Central plants are the hot trend in commercial architecture. Traditionally an afterthought design-wise on healthcare, university, corporate, and city campus developments, power plants are being designed as showcase buildings with fanciful façades, daring forms, and prominent locations—anything but the 100% utilitarian structures of the past.
UCSD Medical Center Central Plant, La Jolla, Calif.
The latest example is the new central utility plant that serves the $860 million, 245-bed UC San Diego Jacobs Medical Center. Since the 40,000-sf plant would be visible to staff, patients, and visitors in the 10-story medical center, the Building Team developed an undulating roof and façade scheme that masks the plant’s mechanical infrastructure and helps the facility blend in with the vegetated canyon beyond. Its floor-to-ceiling glass, earth tones, and sweeping curves—formed using metal battens coated with a color-changing paint—add visual appeal to the campus.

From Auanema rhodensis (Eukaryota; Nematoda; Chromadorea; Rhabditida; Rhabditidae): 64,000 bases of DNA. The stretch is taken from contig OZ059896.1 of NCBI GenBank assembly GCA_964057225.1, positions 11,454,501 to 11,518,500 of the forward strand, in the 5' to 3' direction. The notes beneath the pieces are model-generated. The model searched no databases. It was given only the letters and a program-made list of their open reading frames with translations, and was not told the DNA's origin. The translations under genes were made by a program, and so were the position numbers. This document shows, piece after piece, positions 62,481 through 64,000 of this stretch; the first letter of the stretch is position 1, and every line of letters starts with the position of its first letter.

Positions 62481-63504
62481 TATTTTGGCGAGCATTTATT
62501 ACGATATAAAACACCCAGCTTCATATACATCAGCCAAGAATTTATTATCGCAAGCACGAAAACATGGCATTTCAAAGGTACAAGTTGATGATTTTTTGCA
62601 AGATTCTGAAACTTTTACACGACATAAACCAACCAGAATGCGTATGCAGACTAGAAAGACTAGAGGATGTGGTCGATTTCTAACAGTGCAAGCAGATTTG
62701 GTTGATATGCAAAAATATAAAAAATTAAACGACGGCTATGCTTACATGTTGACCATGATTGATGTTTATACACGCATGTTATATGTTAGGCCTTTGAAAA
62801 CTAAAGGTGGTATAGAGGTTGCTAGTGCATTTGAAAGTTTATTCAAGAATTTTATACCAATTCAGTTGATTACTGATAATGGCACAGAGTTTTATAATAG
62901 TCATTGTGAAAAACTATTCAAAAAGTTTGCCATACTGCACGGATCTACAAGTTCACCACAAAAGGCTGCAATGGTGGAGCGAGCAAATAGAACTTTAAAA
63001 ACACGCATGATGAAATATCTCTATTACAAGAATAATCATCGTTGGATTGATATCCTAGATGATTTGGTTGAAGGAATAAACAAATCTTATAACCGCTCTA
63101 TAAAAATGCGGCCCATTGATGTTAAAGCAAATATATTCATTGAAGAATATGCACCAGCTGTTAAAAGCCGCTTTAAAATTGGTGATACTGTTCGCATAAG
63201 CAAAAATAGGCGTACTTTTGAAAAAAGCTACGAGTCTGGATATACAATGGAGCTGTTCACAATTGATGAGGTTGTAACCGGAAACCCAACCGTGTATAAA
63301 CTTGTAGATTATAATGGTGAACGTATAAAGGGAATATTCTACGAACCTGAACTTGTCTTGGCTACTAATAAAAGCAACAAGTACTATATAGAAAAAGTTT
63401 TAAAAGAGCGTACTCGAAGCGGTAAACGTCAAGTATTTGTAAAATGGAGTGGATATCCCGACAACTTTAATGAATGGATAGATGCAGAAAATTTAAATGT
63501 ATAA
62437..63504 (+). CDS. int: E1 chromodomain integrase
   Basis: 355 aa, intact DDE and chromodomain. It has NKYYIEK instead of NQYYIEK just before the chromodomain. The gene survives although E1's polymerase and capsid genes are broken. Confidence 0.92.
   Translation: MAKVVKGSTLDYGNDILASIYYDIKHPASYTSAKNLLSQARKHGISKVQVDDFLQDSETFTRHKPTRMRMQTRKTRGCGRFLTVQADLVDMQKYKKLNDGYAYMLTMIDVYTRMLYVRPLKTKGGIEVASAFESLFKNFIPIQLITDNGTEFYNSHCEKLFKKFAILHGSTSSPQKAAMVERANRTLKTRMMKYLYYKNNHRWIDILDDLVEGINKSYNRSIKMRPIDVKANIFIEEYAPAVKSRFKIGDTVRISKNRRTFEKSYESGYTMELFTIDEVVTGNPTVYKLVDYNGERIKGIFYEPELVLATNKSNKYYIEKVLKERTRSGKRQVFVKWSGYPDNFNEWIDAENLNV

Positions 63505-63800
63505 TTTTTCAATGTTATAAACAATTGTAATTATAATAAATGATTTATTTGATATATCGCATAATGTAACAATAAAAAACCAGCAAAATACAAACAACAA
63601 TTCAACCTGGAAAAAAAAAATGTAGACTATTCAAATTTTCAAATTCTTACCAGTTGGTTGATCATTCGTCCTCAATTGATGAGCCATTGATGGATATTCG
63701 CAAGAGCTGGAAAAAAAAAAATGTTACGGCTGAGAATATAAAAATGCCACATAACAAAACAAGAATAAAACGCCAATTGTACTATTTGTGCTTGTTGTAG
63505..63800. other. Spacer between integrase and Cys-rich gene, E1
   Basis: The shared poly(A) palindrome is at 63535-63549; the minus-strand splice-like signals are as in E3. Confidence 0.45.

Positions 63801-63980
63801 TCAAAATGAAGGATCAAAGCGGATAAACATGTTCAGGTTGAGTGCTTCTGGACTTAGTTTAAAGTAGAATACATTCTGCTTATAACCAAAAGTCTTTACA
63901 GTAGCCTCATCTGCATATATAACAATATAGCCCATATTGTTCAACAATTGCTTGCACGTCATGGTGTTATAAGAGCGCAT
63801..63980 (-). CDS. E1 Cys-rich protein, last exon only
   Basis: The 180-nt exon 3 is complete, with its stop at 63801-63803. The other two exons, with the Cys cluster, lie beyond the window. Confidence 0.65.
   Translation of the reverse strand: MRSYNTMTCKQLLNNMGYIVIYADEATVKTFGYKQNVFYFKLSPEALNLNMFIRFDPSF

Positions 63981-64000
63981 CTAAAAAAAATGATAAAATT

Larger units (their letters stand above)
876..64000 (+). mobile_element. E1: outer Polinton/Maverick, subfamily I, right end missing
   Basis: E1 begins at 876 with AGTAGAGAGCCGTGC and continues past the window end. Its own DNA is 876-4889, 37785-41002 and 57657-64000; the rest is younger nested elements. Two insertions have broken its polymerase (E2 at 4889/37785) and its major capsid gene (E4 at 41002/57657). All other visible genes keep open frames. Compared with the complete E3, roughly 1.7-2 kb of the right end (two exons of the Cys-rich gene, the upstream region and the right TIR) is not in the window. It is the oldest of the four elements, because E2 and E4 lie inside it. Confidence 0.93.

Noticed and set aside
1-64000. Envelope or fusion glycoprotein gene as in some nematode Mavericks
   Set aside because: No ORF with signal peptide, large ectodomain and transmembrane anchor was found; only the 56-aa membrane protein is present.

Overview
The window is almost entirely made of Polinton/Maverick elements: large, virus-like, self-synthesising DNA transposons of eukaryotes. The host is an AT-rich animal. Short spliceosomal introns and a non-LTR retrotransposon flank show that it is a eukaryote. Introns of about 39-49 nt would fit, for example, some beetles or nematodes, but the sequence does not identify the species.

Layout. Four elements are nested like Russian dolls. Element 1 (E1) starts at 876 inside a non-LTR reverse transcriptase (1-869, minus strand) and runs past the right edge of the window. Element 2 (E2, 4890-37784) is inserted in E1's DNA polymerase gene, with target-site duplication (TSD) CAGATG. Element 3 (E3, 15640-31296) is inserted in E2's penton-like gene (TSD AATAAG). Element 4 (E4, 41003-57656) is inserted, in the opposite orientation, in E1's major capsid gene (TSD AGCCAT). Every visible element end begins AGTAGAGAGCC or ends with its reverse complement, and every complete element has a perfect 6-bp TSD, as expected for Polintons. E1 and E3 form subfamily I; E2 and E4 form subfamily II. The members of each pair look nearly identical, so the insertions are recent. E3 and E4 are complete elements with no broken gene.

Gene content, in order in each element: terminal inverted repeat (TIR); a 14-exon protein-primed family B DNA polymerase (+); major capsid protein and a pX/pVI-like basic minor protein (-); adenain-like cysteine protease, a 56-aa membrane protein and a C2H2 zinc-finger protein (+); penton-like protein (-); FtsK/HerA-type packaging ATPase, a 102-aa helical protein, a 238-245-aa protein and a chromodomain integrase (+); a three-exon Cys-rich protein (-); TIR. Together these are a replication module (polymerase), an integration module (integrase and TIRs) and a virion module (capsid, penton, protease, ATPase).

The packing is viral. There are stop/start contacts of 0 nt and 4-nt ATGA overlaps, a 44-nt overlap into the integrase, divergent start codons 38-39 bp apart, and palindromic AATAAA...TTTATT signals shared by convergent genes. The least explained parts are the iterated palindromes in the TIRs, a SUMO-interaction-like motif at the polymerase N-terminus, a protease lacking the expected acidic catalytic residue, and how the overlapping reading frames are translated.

The LEED Gold plant can expand as the campus grows, with a capacity to serve one million sf of expansion.
+Submitting firm: Kitchell (GC)
+Owner: UC San Diego Health System
Project size: 40,000 sf
Construction cost: $68 million
Construction period: June 2012 to July 2015